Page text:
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The Dissident Canon: Literature and Theatre

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Writers played a central role in the dissident movements under State Socialism across Eastern and Central Europe. The Czech playwright Václav Havel, the Hungarian novelist György Konrád, and the Polish poet Zbigniew Herbert are just a few iconic figures in this context. They represent a larger group of Eastern European intellectuals who were active in various fields, contributed to several genres, and in the late 1970s and early 1980s (while simultaneously accepting the role of the “dissident”) created a discourse of human rights in an alternative public sphere with émigré writers supporting them from the West. Readings will guide students in their discovery of the major writers on dissent in Eastern European countries, and provide an overview of the contexts in which these writers and theatre professionals had to operate. However, source materials from the COURAGE registry will also allow students to challenge the established dissident canon of world literature, and explore authors, literary movements and performative practices beyond that.



  • Kryński, M. J. (1978). Poland 1977: The Emergence of Uncensored Literature. The Polish Review, 23(2), 64–75.
  • Pavlyshyn, M. (2010). Martyrology and Literary Scholarship: The Case of Vasyl Stus. The Slavic and East European Journal, 54(4), 585–606.
  • Bolton, J. (2012). Worlds of Dissent: Charter 77, the Plastic People of Theuniverse, and Czech Culture Under Communism. Harvard University Press.
  • Jones, S. (2011). Complicity, Censorship and Criticism: Negotiating Space in the GDR Literary Sphere. De Gruyter.
  • Pucherová, D. (2017). Cabaret Theatre in Communist Czechoslovakia (1960s–1980s) as Political Resistance: The Case of Milan Lasica and Július Satinský. Miscellanea Posttotalitariana Wratislaviensia, 5, 39–53.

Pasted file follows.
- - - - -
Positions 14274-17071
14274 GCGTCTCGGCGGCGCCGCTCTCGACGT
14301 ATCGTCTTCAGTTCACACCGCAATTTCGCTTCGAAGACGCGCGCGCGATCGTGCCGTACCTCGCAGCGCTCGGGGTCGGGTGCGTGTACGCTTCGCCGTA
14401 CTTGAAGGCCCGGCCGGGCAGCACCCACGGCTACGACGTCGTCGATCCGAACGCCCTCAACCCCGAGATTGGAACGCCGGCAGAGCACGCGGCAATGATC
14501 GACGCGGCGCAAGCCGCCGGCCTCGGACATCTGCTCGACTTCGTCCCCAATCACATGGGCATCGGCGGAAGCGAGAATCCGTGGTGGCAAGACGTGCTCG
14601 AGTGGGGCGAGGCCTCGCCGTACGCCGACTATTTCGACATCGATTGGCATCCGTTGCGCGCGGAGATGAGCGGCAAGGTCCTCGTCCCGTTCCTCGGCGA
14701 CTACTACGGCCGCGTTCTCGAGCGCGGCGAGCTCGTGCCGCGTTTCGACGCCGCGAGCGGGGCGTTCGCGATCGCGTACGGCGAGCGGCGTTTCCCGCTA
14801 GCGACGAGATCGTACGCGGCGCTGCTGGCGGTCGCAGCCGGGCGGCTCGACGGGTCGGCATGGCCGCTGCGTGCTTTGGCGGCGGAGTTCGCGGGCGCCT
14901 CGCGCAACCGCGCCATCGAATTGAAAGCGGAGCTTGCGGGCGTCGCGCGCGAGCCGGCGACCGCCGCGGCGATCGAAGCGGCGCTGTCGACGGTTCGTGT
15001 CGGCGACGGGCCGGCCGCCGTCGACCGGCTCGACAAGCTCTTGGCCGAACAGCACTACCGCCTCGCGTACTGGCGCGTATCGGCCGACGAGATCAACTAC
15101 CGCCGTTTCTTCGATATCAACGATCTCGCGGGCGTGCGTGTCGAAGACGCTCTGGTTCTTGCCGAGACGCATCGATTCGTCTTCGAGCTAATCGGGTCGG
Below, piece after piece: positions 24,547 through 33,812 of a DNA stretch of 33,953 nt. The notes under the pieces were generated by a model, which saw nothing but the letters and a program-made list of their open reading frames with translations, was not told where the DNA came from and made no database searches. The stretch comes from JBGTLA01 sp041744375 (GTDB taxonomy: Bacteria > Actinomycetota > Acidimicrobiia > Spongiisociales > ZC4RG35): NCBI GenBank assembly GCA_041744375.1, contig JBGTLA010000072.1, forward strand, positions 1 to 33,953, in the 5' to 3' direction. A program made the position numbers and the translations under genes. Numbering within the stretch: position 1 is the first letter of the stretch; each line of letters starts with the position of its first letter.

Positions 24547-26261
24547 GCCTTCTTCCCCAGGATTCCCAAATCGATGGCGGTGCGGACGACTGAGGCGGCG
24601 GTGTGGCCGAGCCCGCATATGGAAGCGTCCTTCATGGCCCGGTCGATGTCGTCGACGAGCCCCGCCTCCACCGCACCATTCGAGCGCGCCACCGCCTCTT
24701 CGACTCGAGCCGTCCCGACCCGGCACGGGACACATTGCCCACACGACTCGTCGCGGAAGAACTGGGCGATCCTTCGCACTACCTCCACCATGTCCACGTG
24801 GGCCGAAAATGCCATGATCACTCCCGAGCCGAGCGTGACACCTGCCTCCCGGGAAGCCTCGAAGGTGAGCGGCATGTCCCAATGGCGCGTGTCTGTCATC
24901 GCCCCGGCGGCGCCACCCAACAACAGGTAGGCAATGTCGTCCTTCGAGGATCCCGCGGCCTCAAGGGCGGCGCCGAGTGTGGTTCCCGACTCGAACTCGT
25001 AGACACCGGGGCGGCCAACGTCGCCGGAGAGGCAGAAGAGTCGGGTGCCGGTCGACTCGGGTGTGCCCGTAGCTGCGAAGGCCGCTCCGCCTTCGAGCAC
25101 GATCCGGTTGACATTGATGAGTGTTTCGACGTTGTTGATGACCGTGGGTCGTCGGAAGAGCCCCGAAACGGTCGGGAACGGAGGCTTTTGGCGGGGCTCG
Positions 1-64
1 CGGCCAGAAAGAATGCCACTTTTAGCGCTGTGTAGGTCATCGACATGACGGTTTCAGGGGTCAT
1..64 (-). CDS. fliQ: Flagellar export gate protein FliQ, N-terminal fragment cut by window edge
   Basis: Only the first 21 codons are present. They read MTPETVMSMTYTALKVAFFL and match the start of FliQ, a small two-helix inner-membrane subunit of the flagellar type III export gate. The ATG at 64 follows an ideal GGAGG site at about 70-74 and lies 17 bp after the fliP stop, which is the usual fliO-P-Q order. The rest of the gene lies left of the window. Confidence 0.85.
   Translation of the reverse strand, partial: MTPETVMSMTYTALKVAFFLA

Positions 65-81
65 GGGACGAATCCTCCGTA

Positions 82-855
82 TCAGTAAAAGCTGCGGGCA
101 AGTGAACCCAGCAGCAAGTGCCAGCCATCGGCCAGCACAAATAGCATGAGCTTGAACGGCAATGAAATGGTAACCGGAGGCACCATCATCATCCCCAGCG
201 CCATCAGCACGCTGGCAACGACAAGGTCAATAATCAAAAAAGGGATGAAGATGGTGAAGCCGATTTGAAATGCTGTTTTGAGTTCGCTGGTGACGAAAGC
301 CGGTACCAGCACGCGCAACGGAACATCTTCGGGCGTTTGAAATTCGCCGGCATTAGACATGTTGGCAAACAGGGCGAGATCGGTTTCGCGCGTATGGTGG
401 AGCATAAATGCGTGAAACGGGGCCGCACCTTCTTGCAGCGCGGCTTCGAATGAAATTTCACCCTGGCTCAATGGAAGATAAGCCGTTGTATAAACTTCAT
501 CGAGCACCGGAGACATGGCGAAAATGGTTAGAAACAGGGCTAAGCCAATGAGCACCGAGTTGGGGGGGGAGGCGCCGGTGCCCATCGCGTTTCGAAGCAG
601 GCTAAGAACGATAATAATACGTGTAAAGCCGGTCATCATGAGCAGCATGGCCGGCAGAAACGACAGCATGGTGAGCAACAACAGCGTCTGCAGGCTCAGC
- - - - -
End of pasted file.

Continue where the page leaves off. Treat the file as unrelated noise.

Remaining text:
• Cioffi, K. M. (1999). Alternative theatre in Poland: 1954 - 1989 (2. printing). Harwood Acad. Publ.
  • Horvath, R. (2007). “ The Solzhenitsyn Effect”: East European Dissidents and the Demise of the Revolutionary Privilege. Human Rights Quarterly, 29(4), 879–907.
  • Rocamora, C. (2005). Acts of Courage: Vaclav Havel’s Life in the Theater (1st ed). Smith and Kraus.
  • Goldfarb, J. C. (1980). The Persistence of Freedom: The Sociological Implications of Polish Student Theater. Westview Press.
  • Ray, D., & Tollas, T. (Eds.). (1966). From the Hungarian revolution: a collection of poems. Cornell UP.
  • Dasgupta, G. (1989). BITEF: An International Theatre Festival. Performing Arts Journal, 11(3), 219–225.
  • Barańczak, S. (1989). The Absolute Horizon (Vaclav Havel, Letters to Olga: June 1979 -September 1982). Salmagundi, 84, 24–34.
  • Darnton, R. (2014). Censors at Work: How States Shaped Literature. The British Library.
  • Burt, R., & Social Text Collective (Eds.). (1994). The administration of aesthetics: censorship, political criticism, and the public sphere. University of Minnesota Press.
  • Shaw, T. (2003). ‘Some Writers Are More Equal Than Others’: George Orwell, the State and Cold War Privilege. Cold War History, 4(1), 143–170.
  • Kalnačs, B. (2017). Latvian Writers’ Strategies of Resistance during De-Stalinisation: The Case of Gunārs Priede. Miscellanea Posttotalitariana Wratislaviensia, 5, 67–77.